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4 of 5 people found the following review helpful
1.0 out of 5 stars Lady sings the blues 1 Dec 2013
By Donna
Format:Kindle Edition|Verified Purchase
I actually bought this on the basis of reading the reviews, hence, I thought this was a book about Billy Holiday, however, this is a song sheet, which is no good to me and I'm left a little confused where these reviews should be as it is clearly not for this product!!!!
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Most Helpful Customer Reviews on Amazon.com (beta)
Amazon.com: 4.2 out of 5 stars  60 reviews
55 of 55 people found the following review helpful
5.0 out of 5 stars the good, the bad & the ugly...beautifully recounted 13 Mar 2000
By Johnny Roulette - Published on Amazon.com
Format:Paperback
I picked this book up because the woman's voice moves me. I wanted to learn more about her; wanted to know where all of the pain and dignity came from. I'll admit that I was apprehensive...I was certain that her version of the story would be sugar-coated. My fears were unfounded. Billie doesn't leave anything out. She seems to understand that darker points of her life were where the gift was coming from. She candidly discusses her heroin & alcohol addictions, as well as a brief bout of prostitution. She was as interesting as she was talented. Hers is assuredly a harrowing tale, but it is tempered with dignity, honesty & intelligence. She possessed a wisdom that can only derive from a lifetime of tragic mistakes. My one complaint would be that the disturbing chain of events leading to her death aren't covered here. But, alas, this is an autobiography & death can't really be covered in an autobiography. Get her life from her...try Donald Clarke's Wishing On The Moon: The Life & Times Of Billie Holiday(Viking/1994) for adequate coverage of her untimely death. There is enough trgedy and triumph in Lady Sings to satisfy the strongest craving. Ms. Holiday & Mr. Duffy educated me about jazz and its lifestyle, but, more than that, they made me want to know more...to experience more. Lady Sings The Blues is an amazing chronicle of one of music's most gifted and soulful human beings. If you have the slightest spark of interest, you would be cheating yourself by passing on this wonderfully haunting book. Billie Holiday saw that her story's value was dependent upon absolute honesty on her part. This book would mean nothing without it.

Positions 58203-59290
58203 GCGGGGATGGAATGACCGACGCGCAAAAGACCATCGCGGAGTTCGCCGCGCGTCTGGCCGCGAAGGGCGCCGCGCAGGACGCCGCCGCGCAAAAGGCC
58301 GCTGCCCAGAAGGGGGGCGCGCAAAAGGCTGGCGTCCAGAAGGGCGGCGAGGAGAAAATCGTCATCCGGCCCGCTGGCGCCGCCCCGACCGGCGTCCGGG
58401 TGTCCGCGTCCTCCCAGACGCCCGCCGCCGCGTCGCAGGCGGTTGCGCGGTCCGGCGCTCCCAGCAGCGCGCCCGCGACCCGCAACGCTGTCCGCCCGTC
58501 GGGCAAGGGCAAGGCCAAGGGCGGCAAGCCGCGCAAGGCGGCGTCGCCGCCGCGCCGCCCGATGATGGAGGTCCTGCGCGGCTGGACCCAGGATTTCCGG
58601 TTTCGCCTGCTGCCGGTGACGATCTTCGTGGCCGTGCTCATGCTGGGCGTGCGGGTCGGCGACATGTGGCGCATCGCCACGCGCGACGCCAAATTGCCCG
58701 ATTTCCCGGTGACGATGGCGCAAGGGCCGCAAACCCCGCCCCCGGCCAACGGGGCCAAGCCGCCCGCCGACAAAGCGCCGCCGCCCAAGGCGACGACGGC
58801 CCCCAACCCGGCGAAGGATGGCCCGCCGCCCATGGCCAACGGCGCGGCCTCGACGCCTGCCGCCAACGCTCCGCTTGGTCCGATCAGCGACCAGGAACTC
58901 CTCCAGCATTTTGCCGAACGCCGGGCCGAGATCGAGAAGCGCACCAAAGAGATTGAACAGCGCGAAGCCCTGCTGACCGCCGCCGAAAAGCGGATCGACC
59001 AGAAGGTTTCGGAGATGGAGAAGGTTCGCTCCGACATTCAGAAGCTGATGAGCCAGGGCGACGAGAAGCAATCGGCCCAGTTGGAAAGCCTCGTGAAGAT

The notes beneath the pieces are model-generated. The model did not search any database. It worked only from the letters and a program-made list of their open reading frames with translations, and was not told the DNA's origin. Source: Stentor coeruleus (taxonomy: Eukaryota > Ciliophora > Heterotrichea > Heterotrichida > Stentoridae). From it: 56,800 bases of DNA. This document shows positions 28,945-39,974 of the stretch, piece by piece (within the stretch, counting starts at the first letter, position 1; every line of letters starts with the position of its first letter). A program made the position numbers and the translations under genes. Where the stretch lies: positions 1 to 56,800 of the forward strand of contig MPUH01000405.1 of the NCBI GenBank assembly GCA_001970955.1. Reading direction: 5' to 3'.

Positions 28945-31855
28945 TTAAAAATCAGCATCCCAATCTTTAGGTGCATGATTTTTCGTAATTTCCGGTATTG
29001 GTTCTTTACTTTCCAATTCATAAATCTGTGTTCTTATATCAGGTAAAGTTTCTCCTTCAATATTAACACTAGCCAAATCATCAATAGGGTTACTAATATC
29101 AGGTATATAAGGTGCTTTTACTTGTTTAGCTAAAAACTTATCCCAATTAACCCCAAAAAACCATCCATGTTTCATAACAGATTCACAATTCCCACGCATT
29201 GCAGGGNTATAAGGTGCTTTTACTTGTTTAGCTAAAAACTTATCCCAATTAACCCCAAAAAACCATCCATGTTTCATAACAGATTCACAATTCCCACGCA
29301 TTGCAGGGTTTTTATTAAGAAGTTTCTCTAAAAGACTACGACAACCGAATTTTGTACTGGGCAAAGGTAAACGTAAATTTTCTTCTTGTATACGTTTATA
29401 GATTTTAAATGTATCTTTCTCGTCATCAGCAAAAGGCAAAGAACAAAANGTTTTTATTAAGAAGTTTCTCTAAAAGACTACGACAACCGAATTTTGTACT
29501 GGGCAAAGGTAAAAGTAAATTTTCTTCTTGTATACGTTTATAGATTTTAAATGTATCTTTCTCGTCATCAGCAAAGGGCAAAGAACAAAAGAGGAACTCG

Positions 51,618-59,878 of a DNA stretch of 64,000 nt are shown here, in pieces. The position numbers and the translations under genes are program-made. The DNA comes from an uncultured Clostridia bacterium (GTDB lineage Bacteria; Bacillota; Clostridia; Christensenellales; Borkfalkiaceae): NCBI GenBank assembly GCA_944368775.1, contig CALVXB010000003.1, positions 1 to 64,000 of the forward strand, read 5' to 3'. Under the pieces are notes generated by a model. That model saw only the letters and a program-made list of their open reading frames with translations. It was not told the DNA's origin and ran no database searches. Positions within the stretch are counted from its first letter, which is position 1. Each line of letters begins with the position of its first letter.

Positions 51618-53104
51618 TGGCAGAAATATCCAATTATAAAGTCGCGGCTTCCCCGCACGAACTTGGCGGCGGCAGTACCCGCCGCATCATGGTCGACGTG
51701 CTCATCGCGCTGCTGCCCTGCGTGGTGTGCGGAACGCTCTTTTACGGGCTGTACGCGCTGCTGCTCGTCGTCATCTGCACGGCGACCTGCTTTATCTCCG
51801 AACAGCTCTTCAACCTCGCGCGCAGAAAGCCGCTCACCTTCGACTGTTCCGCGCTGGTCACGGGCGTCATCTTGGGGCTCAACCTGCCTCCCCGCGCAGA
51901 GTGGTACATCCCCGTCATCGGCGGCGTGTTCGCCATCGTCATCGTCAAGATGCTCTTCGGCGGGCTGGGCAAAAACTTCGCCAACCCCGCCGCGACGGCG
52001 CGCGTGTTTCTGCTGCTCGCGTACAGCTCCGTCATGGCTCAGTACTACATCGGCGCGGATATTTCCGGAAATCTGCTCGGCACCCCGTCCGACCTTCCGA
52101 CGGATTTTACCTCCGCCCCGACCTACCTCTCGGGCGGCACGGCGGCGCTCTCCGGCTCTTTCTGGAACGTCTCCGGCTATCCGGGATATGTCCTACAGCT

21 of 22 people found the following review helpful
4.0 out of 5 stars Put back this autobiography within the context of its time 14 Jun 2005
By winifred_winthrop - Published on Amazon.com
Format:Paperback
Long before celebrity confessions in magazines such as People Weekly, and when a pecadillo we'd find trivial today could still kill a career, it wasn't expected that a celebrity would ever tell the full truth about his/her private life. In Lady Day's time, almost all biographies were mere collections of colorful anecdotes and moral tales; true or not, few people really cared as long as they were entertaining. Anyhow, most readers would just shrug and give the book the benefit of the doubt, and enjoy the picaresque or sordid adventures of the celebrity, and nod with approval at all the morality lessons tough times had given the celebrity.